I believe passionately that books are the jewels in the crown of your content strategy, but they’re not the whole crown. I help my authors identify the best mix of content and channels for their market and their message – podcasts, vlogs, blogs, online courses, guest articles, infographics, webinars, talks, workshops… you get the idea. But Rachel has taken this to a whole new level: prepare for Ambition: The One-Woman Show at the Gilded Balloon this Edinburgh Fringe. Because why not? When you have a powerful idea a book is a great tool for communicating it, but it’s certainly not the only one. The beautiful thing about a book, though, is the way it complements other platforms: I’ve no doubt Rachel will sell copies of the book at the show, just as my authors sell copies from the back of the room when they speak at a conference. Publishers like Canongate and Faber do this blending of online and off, book and other platform particularly well, but it’s one reason authors choose to self-publish, to retain unfettered rights and create campaigns that include the book but aren’t necessarily focused on it.

Three trends that open up incredible opportunities for publishers with ambition enough to follow Rachel’s advice to us all: ‘do and be more’.

*One of my favourite book-y quotes, by Neil Gaiman: “Books make great gifts because they have whole worlds inside of them. And it’s much cheaper to buy somebody a book than it is to buy them the whole world.”

future of the bookAlison Jones (@bookstothesky) is a publishing partner for businesses and organizations writing world-changing books. She also provides executive coaching, consultancy and training services to publishers. www.alisonjones.com. 

Colouring-in books: not the novel idea now

Returning from the Christmas holidays it seemed as if the whole of twitter and his dog had a shiny new adult colouring-in book except for me. With the help of Huck & Pucker, we quickly put that right, and by 5th January, there I was: sat on my sofa on a Friday night colouring away in ‘Keep Calm and Colour for Mums’ – a hobby which will apparently help relaxation, combat stress and improve concentration.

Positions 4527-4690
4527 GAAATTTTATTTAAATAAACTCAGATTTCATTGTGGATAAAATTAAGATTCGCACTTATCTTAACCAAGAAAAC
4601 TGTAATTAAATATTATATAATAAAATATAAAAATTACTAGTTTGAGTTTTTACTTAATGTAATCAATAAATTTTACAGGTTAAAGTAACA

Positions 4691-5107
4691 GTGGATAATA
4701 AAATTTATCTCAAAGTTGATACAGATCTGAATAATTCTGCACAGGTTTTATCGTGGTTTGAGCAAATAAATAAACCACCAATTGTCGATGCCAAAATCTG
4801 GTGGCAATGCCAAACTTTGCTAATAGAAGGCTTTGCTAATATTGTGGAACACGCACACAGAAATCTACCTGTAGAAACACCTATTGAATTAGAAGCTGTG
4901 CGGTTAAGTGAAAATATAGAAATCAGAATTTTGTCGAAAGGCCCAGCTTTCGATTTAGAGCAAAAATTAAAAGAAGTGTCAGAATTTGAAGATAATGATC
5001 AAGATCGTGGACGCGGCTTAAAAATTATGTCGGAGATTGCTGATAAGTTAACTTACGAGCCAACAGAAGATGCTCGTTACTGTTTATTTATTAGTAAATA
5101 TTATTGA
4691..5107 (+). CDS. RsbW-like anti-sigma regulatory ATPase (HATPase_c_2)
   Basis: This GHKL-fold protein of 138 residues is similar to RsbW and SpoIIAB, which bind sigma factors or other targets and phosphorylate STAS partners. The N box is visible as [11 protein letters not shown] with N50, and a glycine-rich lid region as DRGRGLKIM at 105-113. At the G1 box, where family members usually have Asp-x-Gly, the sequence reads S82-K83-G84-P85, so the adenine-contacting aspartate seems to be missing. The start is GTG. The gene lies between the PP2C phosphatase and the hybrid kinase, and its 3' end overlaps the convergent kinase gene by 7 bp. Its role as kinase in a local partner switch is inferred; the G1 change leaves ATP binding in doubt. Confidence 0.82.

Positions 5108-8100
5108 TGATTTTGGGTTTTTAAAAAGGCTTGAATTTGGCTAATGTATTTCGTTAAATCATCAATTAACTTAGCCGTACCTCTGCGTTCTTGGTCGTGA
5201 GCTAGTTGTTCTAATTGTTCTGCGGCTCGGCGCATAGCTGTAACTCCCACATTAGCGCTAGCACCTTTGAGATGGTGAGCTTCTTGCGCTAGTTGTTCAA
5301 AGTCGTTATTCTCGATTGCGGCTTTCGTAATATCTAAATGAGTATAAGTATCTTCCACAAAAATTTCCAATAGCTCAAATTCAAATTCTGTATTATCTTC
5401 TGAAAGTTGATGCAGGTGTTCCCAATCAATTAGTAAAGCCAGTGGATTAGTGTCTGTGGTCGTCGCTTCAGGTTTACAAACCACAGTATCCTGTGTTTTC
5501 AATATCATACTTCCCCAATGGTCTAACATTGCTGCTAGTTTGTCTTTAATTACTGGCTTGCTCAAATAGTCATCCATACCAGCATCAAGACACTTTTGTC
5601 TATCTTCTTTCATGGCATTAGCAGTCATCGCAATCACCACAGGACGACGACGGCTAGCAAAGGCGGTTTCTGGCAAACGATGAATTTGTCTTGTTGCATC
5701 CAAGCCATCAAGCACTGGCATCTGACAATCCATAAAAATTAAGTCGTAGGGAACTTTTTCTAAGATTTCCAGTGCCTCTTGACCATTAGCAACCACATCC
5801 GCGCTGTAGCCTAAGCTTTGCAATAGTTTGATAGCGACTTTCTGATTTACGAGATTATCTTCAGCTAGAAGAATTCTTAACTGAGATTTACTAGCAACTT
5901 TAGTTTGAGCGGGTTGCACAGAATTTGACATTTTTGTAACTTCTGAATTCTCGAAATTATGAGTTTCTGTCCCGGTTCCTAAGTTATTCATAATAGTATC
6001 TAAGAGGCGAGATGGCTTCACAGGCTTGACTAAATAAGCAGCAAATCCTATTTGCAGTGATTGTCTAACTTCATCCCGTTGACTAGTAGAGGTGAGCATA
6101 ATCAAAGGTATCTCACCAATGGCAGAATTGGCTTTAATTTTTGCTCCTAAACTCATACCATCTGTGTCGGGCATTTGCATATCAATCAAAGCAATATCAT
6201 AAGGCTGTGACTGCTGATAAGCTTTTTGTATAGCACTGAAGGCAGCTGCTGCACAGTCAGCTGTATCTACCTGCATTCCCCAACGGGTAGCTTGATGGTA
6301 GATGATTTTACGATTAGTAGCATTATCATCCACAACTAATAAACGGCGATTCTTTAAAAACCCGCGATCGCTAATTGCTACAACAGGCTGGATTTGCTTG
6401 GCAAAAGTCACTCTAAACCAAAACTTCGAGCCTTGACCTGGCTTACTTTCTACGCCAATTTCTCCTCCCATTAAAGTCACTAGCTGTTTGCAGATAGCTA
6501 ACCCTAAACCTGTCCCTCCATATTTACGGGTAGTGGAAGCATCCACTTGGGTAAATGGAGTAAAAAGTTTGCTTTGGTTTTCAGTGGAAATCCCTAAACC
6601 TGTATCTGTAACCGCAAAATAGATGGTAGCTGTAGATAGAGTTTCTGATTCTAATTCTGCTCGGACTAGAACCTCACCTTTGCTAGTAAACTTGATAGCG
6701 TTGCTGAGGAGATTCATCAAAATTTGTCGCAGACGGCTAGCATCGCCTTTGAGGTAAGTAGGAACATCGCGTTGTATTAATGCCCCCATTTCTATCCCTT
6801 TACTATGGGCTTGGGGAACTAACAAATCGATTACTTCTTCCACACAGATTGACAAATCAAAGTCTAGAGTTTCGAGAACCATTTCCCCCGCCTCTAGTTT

It’s not just the twitterati who were gifted these therapeutic books, the adult colouring book craze has swept across the world. Toronto charity Story Planet charge customers $10 to colour, chat, and mingle in their shop for an evening. The events are selling out fast.

Even IKEA has jumped on the bandwagon. You can now colour-in minimalist Swedish furniture from the comfort of your sofa. The images include everything from kitchenware to sofas, from potted plants to light fixtures. For those of you who find DIY quite stressful, this might be the perfect antidote after an afternoon of wedging screws into holes that don’t seem quite big enough.

Publishers and booksellers have benefited from the craze, with demand driving up book sales by 2% at WHSmith this Christmas for the first time in over 12 years. Business isn’t limited to the physical book space, with Touch Press releasing a colouring-in app from author Millie Marotta, just two weeks ago. There are even young bloggers reviewing colouring-in books, in order to raise awareness of mental illness.

Despite all of this, some question the supposed stress relieving qualities of colouring-in books. In Canada, a recent clinical study run over the course of three days, found that participants’ stress levels actually increased by 40 per cent while they were colouring. Levels of adrenaline, cortisol and noreprinephrine, the three major stress hormones, increased during the study.

Dr. Renne Lynch, the leading researcher for the study, said that the stress increases she saw in the participants of the study were unhealthy. “When the body releases these hormones, it can be harmful, especially when you’re trying to relax”.

Another study, led by Newcastle University, showed quite the opposite. It found that art therapy has greater benefits than puzzles and exercises when it comes to improving memory function. Engaging the brain in new and creative ways may be the key to a sharper ‘younger’ mind. With this in mind, Orion has published: ‘Draw your way to a younger brain’. It contains 30 intricate line drawings of safari animals, with space on the opposite page for copying. On completion, there’s even the opportunity to colour them in.

Dr. Who fans will know that there’s no full series this year – there is a colouring-in book though, and a Doctor Who-themed dot-to-dot book. Not quite the novel experience fans are accustomed to. Is the colouring-in book here to stay? The verdict remains unclear.

Self-employed in publishing

Is the Colouring-In Book Craze a Finite Market?

In the past year the industry has seen a new craze for adult colouring-in books flourish around the world, crossing markets and continents, as stressed-out grown-ups turn to colouring books for peace of mind.